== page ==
EASTERN CARIBBEAN SUPREME COURT
SAINT VINCENT AND THE GRENADINES
IN THE HIGH COURT OF JUSTICE
Claim Number: SVGHCV2017/0002
Jomal Mc Master
The Attorney General
Ms. Ashelle Morganof Counsel for the Claimants
Mr. J-Lany Williams of Counsel for the Defendant
2018: May, 14th
MOISE, M.: The claimants brought this action on 5 th January, 2017 for special damages arising from the destruction of a vessel and for general damages for wrongful imprisonment. Pursuant to an order of the Court dated 21st March, 2017 the claimants were granted leave to amend the statement of claim and duly complied by 24th March, 2017. The defendant was granted leave to file a defence by 26th April, 2017 and failed to do so. Judgment in default was obtained by the claimant on 26th September, 2017. An application to set aside the judgment in default was denied by me on 24 th January, 2018. In these circumstances the claimants now file their application for an assessment of the damages to which they are entitled.
The claimants allege that on 5th January, 2016 at about 10:00pm they were returning from Canouan on the vessel “Angel”, which was owned by the 1st Claimant. They stopped off near the coast of Bequia to refuel. Both claimants assert that it was dark and a large vessel appeared “out of nowhere” and collided with the right side of the boat. This vessel then circled and hit the left side of the claimants’ vessel. Jomal Mc. Master indicates that it was at that point he realized that it was the coast guard who collided with their vessel. He insists that no indication was given prior to the collision that this boat was being operated by the coast guard.
According to the claimants, the officers of the coast guard fired shots and told them to put their hands in the air. They came on board the vessel and conducted a search, during which guns were pointed in the claimants’ direction. Nothing illegal was found. The claimants’ vessel was then towed to the coast guard base. They arrived at this base at approximately 3:00a.m. The claimants assert that they were taken to a holding area at the coast guard base where they were questioned and their responses recorded by the police. They were later transported to the Calliaqua Police Station where they remained until the following morning. They claim further, that at approximately 8 or 9am on 6th January, 2016, they were taken back to the coast guard base where a further search of the vessel was conducted. Again nothing illegal was found. They were then taken to the Central Police Station and placed in holding cells.
Both claimants complained that the cells were in a very bad condition. There was a strong scent of urine and body odour. The 1st Claimant states that there were bed bugs, roaches and rats in his cell. He states that he is a former police officer and this incident caused him embarrassment. He also asserts that he had never been in trouble with the law prior to that incident. The claimants state that they were denied a right to a phone call and were never questioned by the police during the period in which they were detained in these cells. They were released at approximately 4:00pm on Thursday 7th January, 2017.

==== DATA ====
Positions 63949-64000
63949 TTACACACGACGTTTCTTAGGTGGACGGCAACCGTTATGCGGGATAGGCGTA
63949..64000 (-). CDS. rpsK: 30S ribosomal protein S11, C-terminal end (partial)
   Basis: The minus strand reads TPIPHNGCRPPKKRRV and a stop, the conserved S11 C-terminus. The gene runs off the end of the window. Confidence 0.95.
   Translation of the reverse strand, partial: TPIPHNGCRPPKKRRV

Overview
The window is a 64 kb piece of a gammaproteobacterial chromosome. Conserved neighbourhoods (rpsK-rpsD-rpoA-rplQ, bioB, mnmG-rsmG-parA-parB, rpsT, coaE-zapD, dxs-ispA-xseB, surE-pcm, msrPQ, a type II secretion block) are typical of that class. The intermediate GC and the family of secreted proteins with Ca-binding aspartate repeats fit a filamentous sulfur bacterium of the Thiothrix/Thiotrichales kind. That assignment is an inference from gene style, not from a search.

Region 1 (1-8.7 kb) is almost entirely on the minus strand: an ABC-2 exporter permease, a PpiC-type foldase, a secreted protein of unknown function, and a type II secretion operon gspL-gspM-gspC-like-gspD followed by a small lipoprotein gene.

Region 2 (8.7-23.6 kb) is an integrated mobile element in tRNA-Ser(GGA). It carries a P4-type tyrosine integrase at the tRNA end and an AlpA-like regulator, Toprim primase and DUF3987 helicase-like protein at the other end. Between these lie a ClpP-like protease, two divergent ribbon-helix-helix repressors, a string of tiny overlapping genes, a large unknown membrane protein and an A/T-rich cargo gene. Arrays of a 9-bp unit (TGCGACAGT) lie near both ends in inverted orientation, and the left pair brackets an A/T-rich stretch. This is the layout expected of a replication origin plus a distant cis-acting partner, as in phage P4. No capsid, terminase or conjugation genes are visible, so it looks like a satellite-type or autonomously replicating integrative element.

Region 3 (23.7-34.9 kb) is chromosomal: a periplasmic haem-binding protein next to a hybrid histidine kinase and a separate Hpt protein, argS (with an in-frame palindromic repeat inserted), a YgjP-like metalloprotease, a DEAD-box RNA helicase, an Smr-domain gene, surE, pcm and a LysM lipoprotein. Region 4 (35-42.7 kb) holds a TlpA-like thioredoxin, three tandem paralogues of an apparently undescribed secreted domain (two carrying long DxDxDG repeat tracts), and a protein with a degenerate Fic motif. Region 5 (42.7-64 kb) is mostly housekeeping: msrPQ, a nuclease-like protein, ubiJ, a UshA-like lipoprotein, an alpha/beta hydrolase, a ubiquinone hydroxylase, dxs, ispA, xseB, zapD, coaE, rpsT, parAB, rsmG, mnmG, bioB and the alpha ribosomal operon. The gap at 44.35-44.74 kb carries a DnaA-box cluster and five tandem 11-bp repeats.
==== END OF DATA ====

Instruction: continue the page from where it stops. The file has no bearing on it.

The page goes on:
The 1st claimant asserts that he returned to the coast guard base on a number of occasions to retrieve his vessel but was unsuccessful until 11th January, 2016. He states that the vessel was badly damaged. However, he was given a form to sign in order to ensure that the vessel was released to him. This form, he states, contained a clause which indicates that the vessel was returned to him in good condition. He indicates however, that he pointed out to the officer with whom he communicated on that day that the boat was damaged, but was informed that the vessel would not be released until he signed the form. On that basis he signed the form and retrieved his vessel. It is his evidence that the boat was then towed to Howard’s Marine for repairs on his instructions. These repairs were done over the course of a month and he presents an invoice to the court regarding the cost of repairs as well as the cost of towing the vessel to the premises of Howard’s Marine.
On the basis of these facts, the 1st claimant claims special damages for repairs to the boat and other associated costs. He also claims loss of use, as he has indicated that his main source of income is derived from tours conducted with this vessel during the tourist season. Both claimants claim damages for false imprisonment.
It is worth noting at this stage, that the defendant has not provided any evidence to contradict that which has been provided by the claimants. In fact, the basis of the application to set aside the judgment in default was, at least partially, due to the challenges experienced by the defendant in scheduling meetings with the coast guard officers who were involved in the incident. I did not accept this as a sufficiently good explanation as to why a defence was not filed on time, given the fact that some 9 months had elapsed since the initial claim was served on the defendant. Further, 5 months elapsed from the service of the amended claim to the date on which the judgment in default was granted. I am reminded of the words of Ramdhani J in the case of Everette Davis v. The Attorney General of Saint Kitts and Nevis  where he states that “[t]he law enforcement arm of the state wields considerable coercive power that must not be exercised except for good cause. Thus, when the time comes for accountability, more must be given to the court to show such good cause.” Whilst the present case was maintained in private law, the nature of the case was such that the officers ought to have availed themselves to provide an explanation as to what transpired on the day in question. To my mind there was more than sufficient time to do so.In the circumstances, the claimants’ evidence stands uncontroverted.